Because of the subject matter of the book, I was determined not to sensationalize it. That meant The Amen Sisters was not going to be about the acts of a pastor gone wild. I was determined not to focus on the misdeeds of the pastor but the impact of his actions on those around him. For me, that was a more complex story, a more interesting story. I bet you can imagine the drama showing the pastor’s unpastoral actions would have brought to the book, but that was not my book to write.
I want to make another point about a choice that I made with The Amen Sisters but it gives away some of the book, so I’m going to put it on the next page. Don’t select “Read the rest of this entry” at the end of this post if you don’t want to know.
Every author makes choices with the stories he or she chooses to write. Our stories reflect our perspective. Some writers say their stories represent a “Christian worldview.” I’d probably go along with that as long as it’s understood that my stories represent “a” Christian worldview, not “the” Christian worldview.” I make this distinction because even though we are Christians our individual views are colored by our personal experiences of Christ.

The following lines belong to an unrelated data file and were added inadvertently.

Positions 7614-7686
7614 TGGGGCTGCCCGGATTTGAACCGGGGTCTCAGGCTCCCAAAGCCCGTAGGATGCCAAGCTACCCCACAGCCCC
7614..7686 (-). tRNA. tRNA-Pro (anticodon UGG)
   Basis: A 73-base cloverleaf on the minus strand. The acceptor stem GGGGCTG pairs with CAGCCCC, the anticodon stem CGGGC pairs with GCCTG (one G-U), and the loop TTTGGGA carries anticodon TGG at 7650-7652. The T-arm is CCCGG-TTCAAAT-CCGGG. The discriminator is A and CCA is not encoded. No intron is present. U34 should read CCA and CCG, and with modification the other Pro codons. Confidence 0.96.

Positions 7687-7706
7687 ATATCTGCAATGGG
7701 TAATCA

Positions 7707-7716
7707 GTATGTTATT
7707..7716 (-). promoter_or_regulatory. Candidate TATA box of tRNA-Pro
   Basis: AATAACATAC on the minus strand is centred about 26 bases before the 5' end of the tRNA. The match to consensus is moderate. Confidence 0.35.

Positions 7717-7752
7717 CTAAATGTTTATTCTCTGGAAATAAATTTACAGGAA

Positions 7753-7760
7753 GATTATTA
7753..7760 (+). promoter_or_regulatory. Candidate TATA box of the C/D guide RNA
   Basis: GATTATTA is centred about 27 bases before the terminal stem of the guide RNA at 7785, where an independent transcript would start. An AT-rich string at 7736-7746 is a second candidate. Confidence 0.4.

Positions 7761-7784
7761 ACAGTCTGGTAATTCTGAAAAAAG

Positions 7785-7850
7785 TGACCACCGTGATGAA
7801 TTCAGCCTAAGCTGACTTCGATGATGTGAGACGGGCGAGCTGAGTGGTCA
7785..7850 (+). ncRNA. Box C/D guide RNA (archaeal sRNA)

That’s it for tonight. Don’t forget that selecting “Read the rest of this entry” below will tell you something about The Amen Sisters that you may not want to know before you read it.
The ending of The Amen Sisters has caused me to get a lot of email, not all of it good. I chose that ending because I didn’t want to give the impression that God gifts women with good men because they live godly lives. I wanted to show that my heroine could be happy and content with God. Isn’t that what we Christian women preach all the time–that we need to be satisfied with God alone before we’re ready for a mate? Well, that’s what I wanted to show in The Amen Sisters. It worked for some readers, but it didn’t for others.